Review by Bryan Norford
On Writing Well: The Classic Guide to Writing Nonfiction
by William Zinsser
If one ever feels that writing non-fiction might be boring, Zinsser’s book On Writing Well will soon destroy that idea. He opens his book with a humorous anecdote describing the often contentious difference between inspiration and craft.
Inspiration: write when the “spirit moves you,” let it all hang out, writing as a soothing de-stressor, is compared to Craft: hard, meticulous work of the nine to five variety. Zinsser is of the latter conviction; his edgy humour and unusual descriptive metaphors accentuate his confidence in that choice.
Chapters on Simplicity and Clutter are amply illustrated by his clear, concise, and readable text. He will severely cut words that serve no purpose, even in common phrases like “free up,” “fall down,” and the like, where the words “up” and “down” are unnecessary or obvious.
Zinsser provides two pages of his freehand editing, apparently the third or fourth edit, to illustrate his persistent reductions for clarity. Whether most of us have the time, or even inclination, for this thoroughness, he shows, not just tells, its benefit.
I particularly like a chapter called Bits and Pieces; what he calls an umbrella chapter as a catch all for ideas he can’t include elsewhere. For me, it’s like an attic chest, full of some obvious pieces, but including many unusual gems that brighten the textual imagination. Consider this simple fix:
Surprisingly often a difficult problem in a sentence can be solved by simply getting rid of it. Unfortunately, this solution is usually the last one that occurs to writers in a jam.
Mind you, this also illustrates Zinsser sometimes falls short. He doesn’t like adverbs, but uses two in this passage, plus usually and simply. I dislike the words get or got, and “that” in the second sentence could be omitted by a simple rearrangement!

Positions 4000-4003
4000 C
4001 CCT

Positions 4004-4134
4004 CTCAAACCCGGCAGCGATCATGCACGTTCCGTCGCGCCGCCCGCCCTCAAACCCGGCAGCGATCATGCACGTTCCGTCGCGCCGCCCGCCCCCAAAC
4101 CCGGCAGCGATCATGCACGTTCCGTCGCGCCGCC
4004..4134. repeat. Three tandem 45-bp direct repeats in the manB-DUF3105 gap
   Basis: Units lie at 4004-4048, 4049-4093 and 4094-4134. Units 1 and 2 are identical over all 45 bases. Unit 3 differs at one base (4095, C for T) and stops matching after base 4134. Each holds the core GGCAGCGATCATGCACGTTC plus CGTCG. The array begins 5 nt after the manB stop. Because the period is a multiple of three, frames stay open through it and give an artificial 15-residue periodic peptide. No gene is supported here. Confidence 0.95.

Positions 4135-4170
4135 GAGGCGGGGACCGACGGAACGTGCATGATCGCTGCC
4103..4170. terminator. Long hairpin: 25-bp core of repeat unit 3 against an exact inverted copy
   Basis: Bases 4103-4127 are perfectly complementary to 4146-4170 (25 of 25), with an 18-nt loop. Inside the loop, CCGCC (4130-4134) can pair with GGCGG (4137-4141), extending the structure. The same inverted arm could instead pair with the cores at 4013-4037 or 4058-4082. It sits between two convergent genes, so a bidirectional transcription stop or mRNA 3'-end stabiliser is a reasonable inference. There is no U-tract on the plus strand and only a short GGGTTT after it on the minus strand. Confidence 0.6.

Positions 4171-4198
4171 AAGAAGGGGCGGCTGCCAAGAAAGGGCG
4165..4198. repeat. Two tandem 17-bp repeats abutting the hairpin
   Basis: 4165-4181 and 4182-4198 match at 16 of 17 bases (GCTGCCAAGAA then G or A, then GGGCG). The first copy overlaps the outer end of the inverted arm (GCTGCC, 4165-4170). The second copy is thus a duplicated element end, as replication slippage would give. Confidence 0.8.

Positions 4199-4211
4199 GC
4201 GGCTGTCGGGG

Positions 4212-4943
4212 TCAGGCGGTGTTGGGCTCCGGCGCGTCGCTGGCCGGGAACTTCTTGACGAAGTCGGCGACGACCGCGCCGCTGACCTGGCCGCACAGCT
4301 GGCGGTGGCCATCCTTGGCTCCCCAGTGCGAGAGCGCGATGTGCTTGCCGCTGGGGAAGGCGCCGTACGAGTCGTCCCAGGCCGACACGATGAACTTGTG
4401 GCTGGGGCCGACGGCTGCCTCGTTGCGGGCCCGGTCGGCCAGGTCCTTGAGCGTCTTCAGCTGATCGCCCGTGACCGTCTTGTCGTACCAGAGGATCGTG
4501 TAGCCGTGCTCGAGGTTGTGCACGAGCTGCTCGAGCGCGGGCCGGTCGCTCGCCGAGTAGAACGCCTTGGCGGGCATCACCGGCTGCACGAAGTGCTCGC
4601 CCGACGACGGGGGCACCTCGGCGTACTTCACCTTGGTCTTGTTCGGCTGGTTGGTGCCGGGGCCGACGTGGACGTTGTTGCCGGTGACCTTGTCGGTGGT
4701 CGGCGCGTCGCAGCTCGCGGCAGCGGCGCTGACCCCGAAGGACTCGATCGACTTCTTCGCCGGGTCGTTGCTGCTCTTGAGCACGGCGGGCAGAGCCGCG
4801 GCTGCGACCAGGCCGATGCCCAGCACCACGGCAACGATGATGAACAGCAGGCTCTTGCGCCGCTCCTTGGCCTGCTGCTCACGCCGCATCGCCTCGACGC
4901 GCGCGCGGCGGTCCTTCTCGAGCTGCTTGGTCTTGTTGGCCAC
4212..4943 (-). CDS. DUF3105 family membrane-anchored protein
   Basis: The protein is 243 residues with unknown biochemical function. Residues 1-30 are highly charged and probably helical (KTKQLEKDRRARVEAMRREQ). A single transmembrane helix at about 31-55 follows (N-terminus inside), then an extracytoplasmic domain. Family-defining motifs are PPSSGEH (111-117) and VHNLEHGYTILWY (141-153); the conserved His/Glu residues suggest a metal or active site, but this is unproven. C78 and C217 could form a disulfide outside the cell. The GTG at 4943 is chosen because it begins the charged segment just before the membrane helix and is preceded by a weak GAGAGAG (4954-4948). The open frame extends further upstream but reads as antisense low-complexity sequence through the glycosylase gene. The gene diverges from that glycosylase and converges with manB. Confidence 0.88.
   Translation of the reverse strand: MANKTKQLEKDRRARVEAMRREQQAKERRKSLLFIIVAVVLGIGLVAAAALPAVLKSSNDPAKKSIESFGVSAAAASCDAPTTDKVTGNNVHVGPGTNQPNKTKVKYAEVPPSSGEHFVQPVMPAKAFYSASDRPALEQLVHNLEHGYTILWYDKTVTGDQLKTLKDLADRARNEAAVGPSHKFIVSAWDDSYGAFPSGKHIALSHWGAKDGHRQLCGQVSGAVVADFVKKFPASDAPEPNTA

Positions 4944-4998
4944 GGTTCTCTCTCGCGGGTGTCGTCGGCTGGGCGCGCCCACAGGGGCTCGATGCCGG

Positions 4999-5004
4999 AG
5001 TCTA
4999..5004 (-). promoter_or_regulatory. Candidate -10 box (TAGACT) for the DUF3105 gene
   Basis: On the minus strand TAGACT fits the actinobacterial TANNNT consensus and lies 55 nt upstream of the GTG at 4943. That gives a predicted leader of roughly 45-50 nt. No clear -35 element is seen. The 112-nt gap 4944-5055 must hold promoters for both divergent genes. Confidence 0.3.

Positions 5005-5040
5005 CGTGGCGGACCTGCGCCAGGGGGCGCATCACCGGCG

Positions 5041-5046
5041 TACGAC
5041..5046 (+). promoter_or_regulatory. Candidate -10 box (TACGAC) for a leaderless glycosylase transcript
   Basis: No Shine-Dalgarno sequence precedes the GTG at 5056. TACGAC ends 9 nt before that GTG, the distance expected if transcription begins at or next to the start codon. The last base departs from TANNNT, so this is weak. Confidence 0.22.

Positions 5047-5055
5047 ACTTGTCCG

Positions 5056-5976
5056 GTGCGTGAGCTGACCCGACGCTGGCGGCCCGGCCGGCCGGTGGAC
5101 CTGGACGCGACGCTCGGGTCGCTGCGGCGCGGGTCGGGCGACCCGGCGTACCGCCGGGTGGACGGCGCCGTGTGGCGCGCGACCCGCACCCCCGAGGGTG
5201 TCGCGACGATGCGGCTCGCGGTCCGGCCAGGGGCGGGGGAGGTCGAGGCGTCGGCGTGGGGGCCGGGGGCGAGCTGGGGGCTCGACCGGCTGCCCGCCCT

Zinsser laces his book with examples illustrating his fatigue with dreary script, and his joy with startling and engaging writing. In a chapter on The Lead and the Ending, he quotes the opening of the Bible with approval:
He also quotes Churchill’s beginning of his History of the English Speaking Peoples:"In the beginning God created the heavens and the earth."
And he loves the surprise at the ending of a piece by Woody Allen:"In the summer of the Roman year 699, now described as the year 55 before the birth of Christ, the Proconsul of Gaul, Gaius Julius Caesar, turned his gaze upon Britain."
Zinsser concludes with a chapter encouraging us to Write as Well as you Can. He points out that all writers are part entertainers, however distasteful that may sound. And the ways in which we intrigue and retain our readers is what makes our style.“I’m obsessed by the fact that my mother genuinely resembles Groucho Marx."
But he suggests style—how we use humour, anecdote, paradox, and similar tools—is really a reflection of one’s personality. If readers like our personality, they will probably like our writing. After all, a book is a travelling companion, one we hope will brighten our journey.
Although Zinsser’s book has 320 pages, probably the first ninety and the last eighty are of general interest—not only for non-fiction, but also for fiction writers. The remainder deals with specific subjects: interviews, travel, memoirs, technology and the like, which are better used as reference texts.
I refer to this book about as much as I look up Strunk and White. Not only is it full of useful information, it’s as readable as any mystery novel, and for my purposes, far more useful.